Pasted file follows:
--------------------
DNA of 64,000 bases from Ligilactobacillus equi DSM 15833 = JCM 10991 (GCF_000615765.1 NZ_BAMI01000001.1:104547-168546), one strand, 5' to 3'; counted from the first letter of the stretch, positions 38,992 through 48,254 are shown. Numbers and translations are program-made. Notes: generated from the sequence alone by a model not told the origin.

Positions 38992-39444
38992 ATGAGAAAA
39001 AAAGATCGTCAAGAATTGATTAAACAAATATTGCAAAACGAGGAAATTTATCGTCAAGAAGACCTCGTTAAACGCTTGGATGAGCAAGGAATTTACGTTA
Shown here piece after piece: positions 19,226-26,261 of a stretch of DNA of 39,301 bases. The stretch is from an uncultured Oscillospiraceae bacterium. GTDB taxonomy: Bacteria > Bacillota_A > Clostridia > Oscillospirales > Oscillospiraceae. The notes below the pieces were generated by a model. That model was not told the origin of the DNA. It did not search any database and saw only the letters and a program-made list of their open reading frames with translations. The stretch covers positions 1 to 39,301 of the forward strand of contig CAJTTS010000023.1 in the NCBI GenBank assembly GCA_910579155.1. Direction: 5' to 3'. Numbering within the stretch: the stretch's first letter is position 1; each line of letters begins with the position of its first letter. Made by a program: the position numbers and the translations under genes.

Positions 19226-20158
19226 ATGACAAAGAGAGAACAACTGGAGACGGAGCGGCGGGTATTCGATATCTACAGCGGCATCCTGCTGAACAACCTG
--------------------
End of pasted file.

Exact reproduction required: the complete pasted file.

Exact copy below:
DNA of 64,000 bases from Ligilactobacillus equi DSM 15833 = JCM 10991 (GCF_000615765.1 NZ_BAMI01000001.1:104547-168546), one strand, 5' to 3'; counted from the first letter of the stretch, positions 38,992 through 48,254 are shown. Numbers and translations are program-made. Notes: generated from the sequence alone by a model not told the origin.

Positions 38992-39444
38992 ATGAGAAAA
39001 AAAGATCGTCAAGAATTGATTAAACAAATATTGCAAAACGAGGAAATTTATCGTCAAGAAGACCTCGTTAAACGCTTGGATGAGCAAGGAATTTACGTTA
Shown here piece after piece: positions 19,226-26,261 of a stretch of DNA of 39,301 bases. The stretch is from an uncultured Oscillospiraceae bacterium. GTDB taxonomy: Bacteria > Bacillota_A > Clostridia > Oscillospirales > Oscillospiraceae. The notes below the pieces were generated by a model. That model was not told the origin of the DNA. It did not search any database and saw only the letters and a program-made list of their open reading frames with translations. The stretch covers positions 1 to 39,301 of the forward strand of contig CAJTTS010000023.1 in the NCBI GenBank assembly GCA_910579155.1. Direction: 5' to 3'. Numbering within the stretch: the stretch's first letter is position 1; each line of letters begins with the position of its first letter. Made by a program: the position numbers and the translations under genes.

Positions 19226-20158
19226 ATGACAAAGAGAGAACAACTGGAGACGGAGCGGCGGGTATTCGATATCTACAGCGGCATCCTGCTGAACAACCTG